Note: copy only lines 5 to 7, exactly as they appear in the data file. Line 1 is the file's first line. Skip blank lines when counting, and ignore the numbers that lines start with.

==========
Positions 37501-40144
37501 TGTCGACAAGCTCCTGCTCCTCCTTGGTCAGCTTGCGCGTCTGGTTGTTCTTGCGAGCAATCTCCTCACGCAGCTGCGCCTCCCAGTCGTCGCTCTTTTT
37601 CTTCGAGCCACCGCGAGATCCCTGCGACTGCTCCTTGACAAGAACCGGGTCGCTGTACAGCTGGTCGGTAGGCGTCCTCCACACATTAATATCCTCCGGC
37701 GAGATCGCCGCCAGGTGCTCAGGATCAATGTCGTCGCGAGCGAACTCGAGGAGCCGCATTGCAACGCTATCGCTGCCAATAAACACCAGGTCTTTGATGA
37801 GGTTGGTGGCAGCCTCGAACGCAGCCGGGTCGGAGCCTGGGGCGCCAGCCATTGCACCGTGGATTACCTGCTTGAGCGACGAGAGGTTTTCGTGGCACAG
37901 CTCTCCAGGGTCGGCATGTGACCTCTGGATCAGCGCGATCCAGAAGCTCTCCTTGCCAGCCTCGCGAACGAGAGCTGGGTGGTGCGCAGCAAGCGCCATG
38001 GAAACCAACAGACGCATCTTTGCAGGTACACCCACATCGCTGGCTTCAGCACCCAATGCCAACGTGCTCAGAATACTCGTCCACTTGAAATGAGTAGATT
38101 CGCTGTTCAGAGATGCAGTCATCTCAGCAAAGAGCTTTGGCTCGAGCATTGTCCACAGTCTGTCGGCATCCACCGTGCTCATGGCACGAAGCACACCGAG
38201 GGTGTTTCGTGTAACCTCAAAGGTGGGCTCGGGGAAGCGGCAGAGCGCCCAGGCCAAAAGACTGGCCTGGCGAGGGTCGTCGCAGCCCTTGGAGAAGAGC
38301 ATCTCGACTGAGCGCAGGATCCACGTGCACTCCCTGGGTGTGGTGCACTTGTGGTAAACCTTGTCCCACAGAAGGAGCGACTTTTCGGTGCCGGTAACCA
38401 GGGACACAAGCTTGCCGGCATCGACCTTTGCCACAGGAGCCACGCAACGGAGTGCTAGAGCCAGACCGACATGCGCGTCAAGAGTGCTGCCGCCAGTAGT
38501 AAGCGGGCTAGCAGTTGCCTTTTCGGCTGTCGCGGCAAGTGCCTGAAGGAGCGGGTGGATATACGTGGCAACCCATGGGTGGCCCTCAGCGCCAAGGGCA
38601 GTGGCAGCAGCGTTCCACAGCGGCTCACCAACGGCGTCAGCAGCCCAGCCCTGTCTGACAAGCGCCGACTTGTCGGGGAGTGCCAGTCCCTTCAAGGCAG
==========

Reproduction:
37801 GGTTGGTGGCAGCCTCGAACGCAGCCGGGTCGGAGCCTGGGGCGCCAGCCATTGCACCGTGGATTACCTGCTTGAGCGACGAGAGGTTTTCGTGGCACAG
37901 CTCTCCAGGGTCGGCATGTGACCTCTGGATCAGCGCGATCCAGAAGCTCTCCTTGCCAGCCTCGCGAACGAGAGCTGGGTGGTGCGCAGCAAGCGCCATG
38001 GAAACCAACAGACGCATCTTTGCAGGTACACCCACATCGCTGGCTTCAGCACCCAATGCCAACGTGCTCAGAATACTCGTCCACTTGAAATGAGTAGATT